Natural wines: What they are and where to find them in Vancouver

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Interest in wines made in a more natural style, including those with organically or biodynamically grown grapes, is on the rise. Here are a few tips about what you need to know about natural wines, and where to find them in Vancouver.

1. What do bugs have to do with it?

In the vineyard, organic and biodynamic grape growers forego synthetic pesticides and chemical fertilizers, although they are permitted to use certain sprays against pests and disease, and naturally derived soil enrichments like manure and compost. Their goal is to create a healthy eco-system in the vineyard, with living soil and a balance between pests and beneficial bugs. Many vineyards are managed organically, but due to the challenges and bureaucracy involved, they aren’t legally certified organic. This is where a knowledgeable sommelier or wine store pro can help point you towards the right producer, so don’t be afraid to ask.

2. There are few to no additives

Wineries are allowed to use a broad variety of approved additives, which can include colourant derived from grapes, powdered tannins, and agents to help clarify or stabilize wine. Most wines are fermented using cultured yeasts, although some producers are choosing to use their own cultures, similarly to how you might raise a sourdough starter (often seen on a bottle’s label described as a “natural ferment”). Because these ingredients are not required to be labelled, many wine lovers are seeking out brands who choose to forego or minimize these additions. There is even a movement towards vegan wine, which is made without the use of animal products such as egg whites, gelatin, or isinglass (powdered fish bladders).

3. Some wisdom on the subject of sulphites

One of the most controversial topics in winemaking is the use of sulphites, which is causing much debate surrounding allergic reactions, and often blamed for headaches, although it is not necessarily the culprit (scientists are looking into histamines and naturally occurring compounds in the grapes themselves as potential causes). if you’re worried about sulphites, be aware that red wines generally have less than whites, and sweeter wines often have higher levels than dry wines.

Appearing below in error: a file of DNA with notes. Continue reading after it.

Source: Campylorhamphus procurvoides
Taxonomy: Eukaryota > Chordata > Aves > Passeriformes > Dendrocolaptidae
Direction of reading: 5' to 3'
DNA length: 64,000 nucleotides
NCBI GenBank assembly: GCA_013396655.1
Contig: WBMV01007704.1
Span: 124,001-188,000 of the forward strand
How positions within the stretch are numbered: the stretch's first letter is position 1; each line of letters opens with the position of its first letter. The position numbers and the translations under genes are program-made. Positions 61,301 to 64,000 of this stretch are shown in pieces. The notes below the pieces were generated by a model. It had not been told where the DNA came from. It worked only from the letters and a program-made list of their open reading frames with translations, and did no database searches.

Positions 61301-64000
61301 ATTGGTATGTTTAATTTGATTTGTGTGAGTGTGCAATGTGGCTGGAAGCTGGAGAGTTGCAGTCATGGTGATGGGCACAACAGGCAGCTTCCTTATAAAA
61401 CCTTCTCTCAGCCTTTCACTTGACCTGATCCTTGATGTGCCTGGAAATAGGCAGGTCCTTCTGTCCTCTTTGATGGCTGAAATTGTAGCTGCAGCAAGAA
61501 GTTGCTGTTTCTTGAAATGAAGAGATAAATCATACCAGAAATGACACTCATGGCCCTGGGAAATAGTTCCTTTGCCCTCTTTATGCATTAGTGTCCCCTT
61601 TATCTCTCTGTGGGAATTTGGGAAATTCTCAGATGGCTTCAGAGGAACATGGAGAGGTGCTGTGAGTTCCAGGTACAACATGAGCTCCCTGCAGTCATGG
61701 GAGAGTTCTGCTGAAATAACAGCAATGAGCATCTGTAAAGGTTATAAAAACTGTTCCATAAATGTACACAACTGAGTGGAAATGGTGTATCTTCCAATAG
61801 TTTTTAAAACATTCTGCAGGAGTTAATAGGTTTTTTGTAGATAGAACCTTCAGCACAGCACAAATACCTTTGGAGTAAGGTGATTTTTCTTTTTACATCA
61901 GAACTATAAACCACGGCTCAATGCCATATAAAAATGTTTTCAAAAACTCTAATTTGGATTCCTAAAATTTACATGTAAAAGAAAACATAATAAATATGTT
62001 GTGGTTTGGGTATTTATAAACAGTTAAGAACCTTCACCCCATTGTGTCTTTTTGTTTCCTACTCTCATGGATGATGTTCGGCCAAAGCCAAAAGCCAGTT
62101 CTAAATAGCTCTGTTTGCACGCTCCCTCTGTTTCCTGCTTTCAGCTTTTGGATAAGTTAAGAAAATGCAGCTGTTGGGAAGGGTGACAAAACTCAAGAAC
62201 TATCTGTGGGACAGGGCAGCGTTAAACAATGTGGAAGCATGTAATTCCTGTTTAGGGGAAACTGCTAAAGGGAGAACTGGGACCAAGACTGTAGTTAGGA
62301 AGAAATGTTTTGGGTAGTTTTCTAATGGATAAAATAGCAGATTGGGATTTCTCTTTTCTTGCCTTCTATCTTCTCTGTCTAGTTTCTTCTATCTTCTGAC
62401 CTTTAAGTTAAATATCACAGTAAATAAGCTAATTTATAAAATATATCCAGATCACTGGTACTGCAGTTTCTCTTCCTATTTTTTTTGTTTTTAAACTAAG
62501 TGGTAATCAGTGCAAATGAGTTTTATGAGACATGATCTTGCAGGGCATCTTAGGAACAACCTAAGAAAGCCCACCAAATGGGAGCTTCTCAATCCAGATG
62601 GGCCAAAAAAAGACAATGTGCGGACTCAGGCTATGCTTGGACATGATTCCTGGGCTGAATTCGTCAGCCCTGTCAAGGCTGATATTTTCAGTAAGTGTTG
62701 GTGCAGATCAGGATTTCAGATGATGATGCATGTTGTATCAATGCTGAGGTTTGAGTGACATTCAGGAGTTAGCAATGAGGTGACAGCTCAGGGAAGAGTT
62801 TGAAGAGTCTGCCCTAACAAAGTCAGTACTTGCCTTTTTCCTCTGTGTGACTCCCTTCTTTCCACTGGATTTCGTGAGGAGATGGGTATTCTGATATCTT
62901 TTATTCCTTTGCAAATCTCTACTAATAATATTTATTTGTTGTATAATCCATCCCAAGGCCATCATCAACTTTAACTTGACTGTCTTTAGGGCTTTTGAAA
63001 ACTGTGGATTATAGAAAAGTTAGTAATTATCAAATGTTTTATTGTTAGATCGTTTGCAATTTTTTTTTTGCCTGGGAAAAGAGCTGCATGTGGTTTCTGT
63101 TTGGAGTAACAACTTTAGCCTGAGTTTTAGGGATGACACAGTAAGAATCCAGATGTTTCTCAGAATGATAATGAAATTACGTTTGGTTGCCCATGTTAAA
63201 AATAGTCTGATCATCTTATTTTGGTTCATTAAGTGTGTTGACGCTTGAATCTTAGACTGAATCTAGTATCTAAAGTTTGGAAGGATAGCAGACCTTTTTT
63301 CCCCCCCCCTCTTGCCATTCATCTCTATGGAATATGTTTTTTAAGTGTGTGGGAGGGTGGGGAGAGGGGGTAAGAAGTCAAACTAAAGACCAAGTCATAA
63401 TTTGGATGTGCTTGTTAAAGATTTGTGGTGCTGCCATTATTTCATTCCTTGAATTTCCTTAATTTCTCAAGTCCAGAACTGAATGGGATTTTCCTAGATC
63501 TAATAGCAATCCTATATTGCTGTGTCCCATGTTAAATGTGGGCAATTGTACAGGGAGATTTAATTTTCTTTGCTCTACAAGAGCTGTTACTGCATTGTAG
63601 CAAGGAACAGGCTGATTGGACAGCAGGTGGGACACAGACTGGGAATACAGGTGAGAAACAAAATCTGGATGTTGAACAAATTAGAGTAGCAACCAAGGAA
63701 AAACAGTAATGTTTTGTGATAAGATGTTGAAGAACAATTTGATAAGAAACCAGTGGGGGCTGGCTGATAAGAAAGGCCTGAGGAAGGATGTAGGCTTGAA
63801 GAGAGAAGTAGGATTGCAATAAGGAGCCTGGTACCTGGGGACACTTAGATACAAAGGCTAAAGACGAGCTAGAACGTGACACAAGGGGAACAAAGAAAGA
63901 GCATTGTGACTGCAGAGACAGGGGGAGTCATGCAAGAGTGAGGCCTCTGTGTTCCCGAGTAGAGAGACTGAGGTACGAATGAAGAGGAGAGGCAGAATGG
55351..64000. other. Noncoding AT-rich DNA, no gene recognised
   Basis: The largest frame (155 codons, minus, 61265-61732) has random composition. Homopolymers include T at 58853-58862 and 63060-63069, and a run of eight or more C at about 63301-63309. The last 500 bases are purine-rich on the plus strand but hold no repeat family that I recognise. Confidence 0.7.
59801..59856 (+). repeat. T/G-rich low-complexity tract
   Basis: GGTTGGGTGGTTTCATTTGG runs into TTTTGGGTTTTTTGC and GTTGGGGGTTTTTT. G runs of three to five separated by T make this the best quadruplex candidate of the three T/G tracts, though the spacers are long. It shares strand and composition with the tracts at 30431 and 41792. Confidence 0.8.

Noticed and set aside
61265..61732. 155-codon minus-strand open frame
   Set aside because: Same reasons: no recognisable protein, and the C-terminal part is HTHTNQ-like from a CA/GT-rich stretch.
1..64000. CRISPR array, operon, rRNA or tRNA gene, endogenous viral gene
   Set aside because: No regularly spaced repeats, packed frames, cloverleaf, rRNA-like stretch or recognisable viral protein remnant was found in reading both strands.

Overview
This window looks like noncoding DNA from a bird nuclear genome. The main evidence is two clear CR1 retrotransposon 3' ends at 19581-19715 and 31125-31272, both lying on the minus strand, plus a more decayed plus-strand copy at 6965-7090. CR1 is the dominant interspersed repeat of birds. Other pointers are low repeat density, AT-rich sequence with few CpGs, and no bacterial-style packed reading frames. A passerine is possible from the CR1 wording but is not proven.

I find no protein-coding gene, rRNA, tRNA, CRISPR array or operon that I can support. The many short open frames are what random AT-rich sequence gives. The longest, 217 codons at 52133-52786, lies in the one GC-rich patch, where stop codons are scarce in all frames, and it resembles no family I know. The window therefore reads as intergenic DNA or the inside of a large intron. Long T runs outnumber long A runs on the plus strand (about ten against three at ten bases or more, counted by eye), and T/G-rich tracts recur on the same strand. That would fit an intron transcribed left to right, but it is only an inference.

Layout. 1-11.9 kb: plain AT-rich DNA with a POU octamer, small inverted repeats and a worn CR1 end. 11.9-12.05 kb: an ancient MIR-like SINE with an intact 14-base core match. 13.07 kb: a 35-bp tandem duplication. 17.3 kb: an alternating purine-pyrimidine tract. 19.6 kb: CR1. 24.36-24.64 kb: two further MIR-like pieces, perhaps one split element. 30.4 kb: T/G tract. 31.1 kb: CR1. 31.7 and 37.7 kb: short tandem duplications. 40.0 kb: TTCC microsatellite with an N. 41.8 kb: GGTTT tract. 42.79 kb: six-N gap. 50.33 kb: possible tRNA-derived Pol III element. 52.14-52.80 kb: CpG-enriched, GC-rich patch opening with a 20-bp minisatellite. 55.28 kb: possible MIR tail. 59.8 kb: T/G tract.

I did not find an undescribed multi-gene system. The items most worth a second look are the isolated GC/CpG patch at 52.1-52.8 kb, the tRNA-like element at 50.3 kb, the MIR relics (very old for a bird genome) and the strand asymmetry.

Sulphur dioxide is produced naturally as grape juice is fermented into wine. A common misconception is that organic and biodynamic brands don’t contain sulphites, which isn’t necessarily the case. In Canada, they’re allowed to add sulphites, just as conventional wines do, as a preservative to keep the wine shelf-stable and prevent microbial spoilage.

The “natural wine” movement is in favour of greatly reducing or even eliminating their use, with fans suggesting that this style results in fresher, more lively wine, and detractors who worry that this can lead to unstable or spoiled bottles. Naturalist wines aren’t legally defined, so there is a lot of variation from producer to producer. Talking to a wine pro, like the ones mentioned below, will help you find the most reliable and well regarded naturalist wine producers.

Where to find natural wines in Vancouver

Burdock & Co.

Photo courtesy Burdock & Co.

Photo courtesy Burdock & Co.

Burdock’s wine director Matthew Sherlock, who is also co-owner of Lock & Worth winery, has put together a great list tilted towards naturalist winemakers, which is regularly updated with new selections. Check out the Cirelli ‘Montepulciano’ from Abruzzo, Italy, which is an easy-drinking, fruity red that would pair well with the tasty spicy seared eggplant.

Address: 2702 Main Street
Phone: 604-879 0077
Twitter:  @burdockandco

Aphrodite’s Organic Cafe

Address: 3605 West 4th Avenue
Phone: 604-733-8308
Twitter:

They may be famous for their pies, but Aphrodite’s serves dinner too, with a fully organic wine list that includes the aromatic white blend ‘Harmony’ from BC’s Kalala Estate Winery, and a tasty Syrah from Emiliana in Chile that would be perfect with their Agrarian’s Choice shallot, sausage and feta pizza. Bonus: their cider and beer list is organic too.

Grapes & Soda

Carlo Ricci/Courtesy Grapes & Soda

Carlo Ricci/Courtesy Grapes & Soda